On Monday 22nd July 2019, Onward publishes ‘Reforming Stamp Duty: New ideas to promote home ownership’ by Chris Philp MP, former PPS to the Treasury and Guy Miscampbell, Senior Research Fellow at Onward. The report is edited by Will Tanner.
The report argues that the new Prime Minister should help more than three quarters of a million people move up the property ladder by abolishing Stamp Duty on all but the most expensive tenth of homes.
In a paper for Onward, Chris Philp MP and Guy Miscampbell set out proposals to take homes worth £500,000 or less out of Stamp Duty Land Tax altogether, removing Stamp Duty entirely from 770,000 primary house purchases a year.
This would save a normal family buying an average priced home of £228,000 around £2,080 on their purchase. This saving rises to £12,850 if they were buying an average priced house in London of £457,000. This is equivalent to half a typical 5 per cent deposit.
Onward’s proposals echo commitments made by candidates in the Conservative leadership race, but the thinktank goes further by proposing to halve Stamp Duty on all primary residences above £500,000. This would halve the Stamp Duty Land Tax (SDLT) burden for a further 85,000 homes and further reduce the distortive approach of SDLT on the housing market.
Importantly, the report sets out how the next Prime Minister could pay for such a significant tax cut, which would cost £3.3 billion a year based on a detailed analysis of Treasury SDLT revenue statistics. Onward proposes paying for the reforms by levying surcharges on types of property that are either under-taxed or where there is clear public support. These include:
- A new 1% annual tax on the value of homes left empty for more than 6 months in a year. This would raise £645m per annum.
- A rise in the current 3% stamp duty surcharge on second homes and investment properties to 5%. This raises £790m per annum.
- A new 3% stamp duty surcharge of non-UK resident buyers of residential property. This raises £540m per annum.
- A new higher band of council tax for more expensive properties. This raises £173m per annum.
- An end to all council tax reliefs for vacant and second home property. This raises £75m per annum.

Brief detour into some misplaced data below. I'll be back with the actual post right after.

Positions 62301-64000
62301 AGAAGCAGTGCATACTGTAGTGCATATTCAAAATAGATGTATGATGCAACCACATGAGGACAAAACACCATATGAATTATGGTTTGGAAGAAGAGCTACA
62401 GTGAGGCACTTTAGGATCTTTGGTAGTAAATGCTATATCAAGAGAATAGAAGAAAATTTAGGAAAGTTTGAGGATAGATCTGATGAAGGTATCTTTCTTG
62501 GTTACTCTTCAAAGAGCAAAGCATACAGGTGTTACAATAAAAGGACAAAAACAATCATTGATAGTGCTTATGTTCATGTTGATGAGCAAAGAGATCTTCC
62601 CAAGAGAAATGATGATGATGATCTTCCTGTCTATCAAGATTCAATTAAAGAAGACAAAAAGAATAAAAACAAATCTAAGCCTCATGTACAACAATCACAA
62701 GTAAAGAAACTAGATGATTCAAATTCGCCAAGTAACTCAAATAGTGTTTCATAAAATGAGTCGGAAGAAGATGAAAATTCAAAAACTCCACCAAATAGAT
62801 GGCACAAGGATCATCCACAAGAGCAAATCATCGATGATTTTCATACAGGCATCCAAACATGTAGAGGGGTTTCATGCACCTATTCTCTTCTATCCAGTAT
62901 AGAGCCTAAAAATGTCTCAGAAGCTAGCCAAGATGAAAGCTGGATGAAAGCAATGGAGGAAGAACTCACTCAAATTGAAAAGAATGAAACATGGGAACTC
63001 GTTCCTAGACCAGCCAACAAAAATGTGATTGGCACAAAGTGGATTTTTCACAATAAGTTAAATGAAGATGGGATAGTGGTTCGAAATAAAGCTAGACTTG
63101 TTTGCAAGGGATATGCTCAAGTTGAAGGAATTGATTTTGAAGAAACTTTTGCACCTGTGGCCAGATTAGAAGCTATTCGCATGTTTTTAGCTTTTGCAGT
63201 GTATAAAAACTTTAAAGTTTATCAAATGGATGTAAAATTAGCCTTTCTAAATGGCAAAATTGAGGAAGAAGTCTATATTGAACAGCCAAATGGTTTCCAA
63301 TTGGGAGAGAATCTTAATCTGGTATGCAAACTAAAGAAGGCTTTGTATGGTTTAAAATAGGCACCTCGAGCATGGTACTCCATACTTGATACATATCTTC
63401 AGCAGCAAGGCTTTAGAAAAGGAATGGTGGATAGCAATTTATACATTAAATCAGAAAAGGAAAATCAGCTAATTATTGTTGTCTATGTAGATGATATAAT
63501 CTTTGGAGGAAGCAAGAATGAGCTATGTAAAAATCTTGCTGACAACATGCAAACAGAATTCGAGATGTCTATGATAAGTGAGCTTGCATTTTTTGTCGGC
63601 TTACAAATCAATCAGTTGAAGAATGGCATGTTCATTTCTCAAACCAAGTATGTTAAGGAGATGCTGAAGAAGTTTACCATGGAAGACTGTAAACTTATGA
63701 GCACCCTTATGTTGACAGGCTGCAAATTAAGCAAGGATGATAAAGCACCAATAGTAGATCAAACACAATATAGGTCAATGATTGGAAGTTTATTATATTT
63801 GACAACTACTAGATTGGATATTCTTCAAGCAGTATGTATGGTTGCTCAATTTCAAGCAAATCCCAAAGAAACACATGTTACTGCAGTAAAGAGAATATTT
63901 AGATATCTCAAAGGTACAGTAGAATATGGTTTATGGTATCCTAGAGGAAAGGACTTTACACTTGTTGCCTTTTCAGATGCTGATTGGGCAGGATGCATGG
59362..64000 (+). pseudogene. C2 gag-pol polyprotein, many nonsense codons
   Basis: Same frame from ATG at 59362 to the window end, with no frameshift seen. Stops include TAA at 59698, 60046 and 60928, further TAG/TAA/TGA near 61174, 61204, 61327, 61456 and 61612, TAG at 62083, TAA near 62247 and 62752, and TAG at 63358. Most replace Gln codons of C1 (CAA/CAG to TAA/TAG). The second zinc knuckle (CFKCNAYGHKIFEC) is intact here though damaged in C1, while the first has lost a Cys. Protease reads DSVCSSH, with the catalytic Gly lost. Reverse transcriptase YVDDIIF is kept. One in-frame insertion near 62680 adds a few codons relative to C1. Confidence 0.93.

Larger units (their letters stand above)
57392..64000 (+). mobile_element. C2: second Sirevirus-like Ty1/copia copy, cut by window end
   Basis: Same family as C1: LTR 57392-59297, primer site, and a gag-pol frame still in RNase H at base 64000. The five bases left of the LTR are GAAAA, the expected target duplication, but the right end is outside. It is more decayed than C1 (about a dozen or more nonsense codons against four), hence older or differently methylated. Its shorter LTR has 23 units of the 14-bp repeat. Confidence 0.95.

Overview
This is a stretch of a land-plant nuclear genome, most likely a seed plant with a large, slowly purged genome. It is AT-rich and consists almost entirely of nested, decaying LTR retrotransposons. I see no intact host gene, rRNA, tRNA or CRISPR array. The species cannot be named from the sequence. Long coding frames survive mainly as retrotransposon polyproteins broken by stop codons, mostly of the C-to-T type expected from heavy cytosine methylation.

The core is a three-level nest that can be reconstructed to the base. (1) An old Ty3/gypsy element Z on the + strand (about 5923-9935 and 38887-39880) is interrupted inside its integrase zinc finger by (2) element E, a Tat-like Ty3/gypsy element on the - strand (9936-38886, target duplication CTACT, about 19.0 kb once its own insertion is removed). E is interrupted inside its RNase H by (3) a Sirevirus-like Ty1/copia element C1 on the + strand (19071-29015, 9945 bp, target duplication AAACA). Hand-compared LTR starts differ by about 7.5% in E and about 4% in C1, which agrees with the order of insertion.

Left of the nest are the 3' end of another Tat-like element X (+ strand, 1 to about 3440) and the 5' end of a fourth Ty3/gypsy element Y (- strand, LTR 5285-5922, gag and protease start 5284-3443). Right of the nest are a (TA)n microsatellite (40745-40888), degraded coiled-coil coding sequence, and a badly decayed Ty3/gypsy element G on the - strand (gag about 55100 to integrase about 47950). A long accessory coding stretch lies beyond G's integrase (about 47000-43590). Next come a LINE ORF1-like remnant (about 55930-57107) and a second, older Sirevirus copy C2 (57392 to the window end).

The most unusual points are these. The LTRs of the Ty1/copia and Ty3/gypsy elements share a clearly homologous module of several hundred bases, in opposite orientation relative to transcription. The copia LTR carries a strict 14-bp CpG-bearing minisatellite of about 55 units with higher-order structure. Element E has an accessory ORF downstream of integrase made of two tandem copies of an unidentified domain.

- A higher stamp duty band of 8% (up from 5%) for the portion of commercial property purchases over £1 million. This raises £682m per annum.
- A new stamp duty levy on residential properties transferred by selling the company that owns them. This raises £175m per annum.
- A doubling of the Annual Taxation on Enveloped Dwellings. This raises £140m per annum.
These changes would raise £3.2 billion, making stamp duty cuts for owner occupiers effectively cost neutral overall and ensuring the new Prime Minister would not have to increase the deficit to give prospective homeowners a stamp duty break.
Chris Philp MP, co-author, said:
“It is essential that the next Prime Minister takes early action to back homeownership and tear down the biggest barrier to hardworking people getting on the property ladder by radically cutting stamp duty.
“These stamp duty cuts are designed to kick-start the home ownership dream – just as Thatcher did in the 1980s. 86% of the public want to own their own home, yet only 63% do. They will help first time buyers, down-sizers, up-sizers and people needing to move for work.
“These reforms will get the whole housing market moving – and help make sure we are making the best use of housing stock by making it easier for older people in large houses to move, allowing growing families to move in.”
Will Tanner, Director of Onward, says:
“Stamp duty is a bad tax. It creates friction in the housing market, preventing people from buying their first home, moving for work, or downsizing to free up housing stock for families.
“The next Prime Minister should be bold: take all but the most expensive properties out of stamp duty and pay for it with fairer taxes on empty, foreign or expensive properties. If they don’t, the Conservative dream of a property owning democracy will get further and further away.”
For media inquiries, contact Will Tanner at email@example.com or 07958 383 223.